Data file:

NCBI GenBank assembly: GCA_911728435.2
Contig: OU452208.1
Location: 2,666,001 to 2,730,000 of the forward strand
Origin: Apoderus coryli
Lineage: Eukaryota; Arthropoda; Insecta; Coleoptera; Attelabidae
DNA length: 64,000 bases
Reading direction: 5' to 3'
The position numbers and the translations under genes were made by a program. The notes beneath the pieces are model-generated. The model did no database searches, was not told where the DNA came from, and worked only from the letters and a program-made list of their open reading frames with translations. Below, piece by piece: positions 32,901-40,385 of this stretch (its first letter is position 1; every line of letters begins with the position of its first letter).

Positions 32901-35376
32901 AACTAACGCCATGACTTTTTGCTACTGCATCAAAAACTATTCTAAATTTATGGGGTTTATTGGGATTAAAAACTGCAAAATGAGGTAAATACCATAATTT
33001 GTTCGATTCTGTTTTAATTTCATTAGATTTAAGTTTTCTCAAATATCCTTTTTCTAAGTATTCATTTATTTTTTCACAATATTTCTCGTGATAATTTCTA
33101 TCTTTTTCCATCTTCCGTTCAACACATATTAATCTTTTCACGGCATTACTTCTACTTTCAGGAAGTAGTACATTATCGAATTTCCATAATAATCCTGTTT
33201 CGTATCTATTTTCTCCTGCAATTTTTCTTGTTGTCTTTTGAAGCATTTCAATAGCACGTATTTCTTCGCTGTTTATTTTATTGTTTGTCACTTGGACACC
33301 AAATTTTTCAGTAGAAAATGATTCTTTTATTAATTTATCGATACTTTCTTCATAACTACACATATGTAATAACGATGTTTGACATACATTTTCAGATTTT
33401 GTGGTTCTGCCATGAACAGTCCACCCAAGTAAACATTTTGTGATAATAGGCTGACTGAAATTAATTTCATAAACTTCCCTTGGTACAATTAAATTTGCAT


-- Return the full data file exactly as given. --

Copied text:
NCBI GenBank assembly: GCA_911728435.2
Contig: OU452208.1
Location: 2,666,001 to 2,730,000 of the forward strand
Origin: Apoderus coryli
Lineage: Eukaryota; Arthropoda; Insecta; Coleoptera; Attelabidae
DNA length: 64,000 bases
Reading direction: 5' to 3'
The position numbers and the translations under genes were made by a program. The notes beneath the pieces are model-generated. The model did no database searches, was not told where the DNA came from, and worked only from the letters and a program-made list of their open reading frames with translations. Below, piece by piece: positions 32,901-40,385 of this stretch (its first letter is position 1; every line of letters begins with the position of its first letter).

Positions 32901-35376
32901 AACTAACGCCATGACTTTTTGCTACTGCATCAAAAACTATTCTAAATTTATGGGGTTTATTGGGATTAAAAACTGCAAAATGAGGTAAATACCATAATTT
33001 GTTCGATTCTGTTTTAATTTCATTAGATTTAAGTTTTCTCAAATATCCTTTTTCTAAGTATTCATTTATTTTTTCACAATATTTCTCGTGATAATTTCTA
33101 TCTTTTTCCATCTTCCGTTCAACACATATTAATCTTTTCACGGCATTACTTCTACTTTCAGGAAGTAGTACATTATCGAATTTCCATAATAATCCTGTTT
33201 CGTATCTATTTTCTCCTGCAATTTTTCTTGTTGTCTTTTGAAGCATTTCAATAGCACGTATTTCTTCGCTGTTTATTTTATTGTTTGTCACTTGGACACC
33301 AAATTTTTCAGTAGAAAATGATTCTTTTATTAATTTATCGATACTTTCTTCATAACTACACATATGTAATAACGATGTTTGACATACATTTTCAGATTTT
33401 GTGGTTCTGCCATGAACAGTCCACCCAAGTAAACATTTTGTGATAATAGGCTGACTGAAATTAATTTCATAAACTTCCCTTGGTACAATTAAATTTGCAT